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Show HN: Space Invaders but the invaders evolve with genetic algorithm (github.com/victorqribeiro)
155 points by atum47 on Nov 19, 2019 | hide | past | favorite | 36 comments

My final thesis, that I'll defend next week, is about genetic algorithm and digital games. This is the project that motivated me to think: "how can we use genetic algorithm as a game mechanic?"; I end up implementing another experiment (I'll share the project here as soon as I have something more consistent to show) but this is the one that started the whole thing. Well, good luck to me.

I remember playing Tron (light-cycles!) against GA bots. There was thesis on it in 2001: http://www.demo.cs.brandeis.edu/papers/funes_phd.pdf

I felt there was one large flaw (which I explained at the time) since the experiment ran for a few years, computers kept improving. Problem was, the speed at which the game played accelerated along with cpu speeds. You needed quicker reflexes if your computer was faster. If there's anything to retain from this is, make sure the gameplay speed remains the same, whatever the hardware.

Very cool! Good luck!

You may want to look at Spore, if you haven't already.

Would be fun to create a central hosted but distributed ai. So generations are shared amongst sessions between multiple players simultaneously. That way you can really see envolvement. Also add more parameters. Like shooting rate. Shooting speed etc

I often think about the applications of distributed generational AI in realistic multiplayer FPS games.

You could then take the evolved AI and shove it into real world Terminators. :)

I think that this would be not enjoyable. In multiplayer FPS, it would be enough to reach high hitrate. For example, players' hitrates are rarely higher than 10% (only in special cases). And it is hard for human to do better, because all players are constantly moving and players do not have such level of agility. However, I believe that AI could do much better. And AI reaching something like 80% hitrate would cause players to think that they are facing a cheater.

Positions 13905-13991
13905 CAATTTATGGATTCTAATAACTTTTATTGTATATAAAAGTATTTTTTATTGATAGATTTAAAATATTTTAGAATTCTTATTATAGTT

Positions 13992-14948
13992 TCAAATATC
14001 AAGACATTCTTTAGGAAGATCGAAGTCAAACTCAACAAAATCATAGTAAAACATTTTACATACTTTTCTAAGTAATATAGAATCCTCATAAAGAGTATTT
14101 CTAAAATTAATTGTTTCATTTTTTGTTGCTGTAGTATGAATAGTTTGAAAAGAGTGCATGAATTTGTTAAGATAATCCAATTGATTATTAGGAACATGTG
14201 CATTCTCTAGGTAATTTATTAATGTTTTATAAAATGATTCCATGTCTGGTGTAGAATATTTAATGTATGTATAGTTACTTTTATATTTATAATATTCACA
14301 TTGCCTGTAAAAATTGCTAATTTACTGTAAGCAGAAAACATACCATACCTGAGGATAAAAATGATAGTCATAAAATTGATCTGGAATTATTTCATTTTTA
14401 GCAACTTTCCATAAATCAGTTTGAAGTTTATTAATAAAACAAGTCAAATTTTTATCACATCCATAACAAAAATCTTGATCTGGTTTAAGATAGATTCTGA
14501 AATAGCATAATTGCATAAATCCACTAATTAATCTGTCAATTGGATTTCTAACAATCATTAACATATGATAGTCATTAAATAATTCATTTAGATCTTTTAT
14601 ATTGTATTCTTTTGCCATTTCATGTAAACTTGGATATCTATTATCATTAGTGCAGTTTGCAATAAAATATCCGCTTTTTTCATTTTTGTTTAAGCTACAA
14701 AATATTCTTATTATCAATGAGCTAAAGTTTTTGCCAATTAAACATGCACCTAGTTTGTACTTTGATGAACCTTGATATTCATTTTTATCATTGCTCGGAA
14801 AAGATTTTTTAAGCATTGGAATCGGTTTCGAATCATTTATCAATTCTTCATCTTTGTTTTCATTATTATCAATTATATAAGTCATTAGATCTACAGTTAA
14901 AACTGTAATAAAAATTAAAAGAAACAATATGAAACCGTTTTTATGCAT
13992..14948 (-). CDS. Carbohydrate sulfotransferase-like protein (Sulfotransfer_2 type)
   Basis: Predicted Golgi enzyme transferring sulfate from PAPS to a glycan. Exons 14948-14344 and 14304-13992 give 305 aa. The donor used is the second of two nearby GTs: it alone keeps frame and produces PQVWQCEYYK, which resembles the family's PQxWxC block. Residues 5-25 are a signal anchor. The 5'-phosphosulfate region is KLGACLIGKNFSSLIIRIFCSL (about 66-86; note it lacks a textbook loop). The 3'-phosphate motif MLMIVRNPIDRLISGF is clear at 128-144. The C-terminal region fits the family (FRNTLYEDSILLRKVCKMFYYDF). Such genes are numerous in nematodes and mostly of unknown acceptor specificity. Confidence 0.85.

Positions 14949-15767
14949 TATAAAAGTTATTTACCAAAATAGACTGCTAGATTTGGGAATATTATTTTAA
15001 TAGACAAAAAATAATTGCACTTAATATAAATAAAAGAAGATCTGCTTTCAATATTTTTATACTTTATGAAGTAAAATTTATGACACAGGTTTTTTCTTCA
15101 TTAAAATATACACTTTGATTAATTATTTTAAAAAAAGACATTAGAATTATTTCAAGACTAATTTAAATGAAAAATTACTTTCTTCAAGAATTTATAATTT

In single player environment things are even more complicated. Usually AI has massive advantage there (multiple controlled entities) and to be fun it has to be a bit dumb. Of course it cannot just stand in the middle but rather try to trick player into thinking that it is aware of an enemy nearby. Looking clever but stupid inside.

Yes, the trick could be choosing the target to optimize. I once had an online chess adversary that seemed strong but who appeared to be losing to me in complications, I even briefly considered an idea he was doing it on purpose to gift some entertainment and fun to his opponents. An AI targeted to do something creative and challenging and at the same time not trying to abuse its obvious advantages could be fun to play against.

You've hit upon the fundamental difficulty in game ai design. It's trivial to make an AI execute strategies perfectly (in most games). The trick (and the significant difficulty) lies in making it not perfect, but in a way that is humanlike, or at least makes sense.

If a solution to make AIs function at human levels, for example a built-in delay between seeing a player and say, shooting at them, becomes noticable, it cheapens the experience for the player significantly.

An old quote sums it up perfectly for me: “The job of game AI is not to win, but to lose in an entertaining manner.”

yes, this. I love this.

Depending on the game I could imagine that strategies to beat noobs wouldn't work well against pros, and strategies to beat pros would unnecessarily lengthen games against noobs. I suppose the AI could pretty quickly determine the skill level of the opponent though and adapt.

Command is happy to report that they have finally domesticated the invaders by killing them from left to right.

Fun and creative idea. A couple of things I think would make this more enjoyable...

1. Prevent double tapping buttons from zooming in on mobile

2. Increase the firing rate

2. might just be the lay of the land. Tbh if you never played old space shooters they weren't easy; you had to learn to cope with the firing rate, it more or less became part of the game. Modern shooters tend to make it more easier and thus hit gratification buttons quicker.

nah, it's on line 33 of player.js

     this.bullet.y -= 0.1 * dt;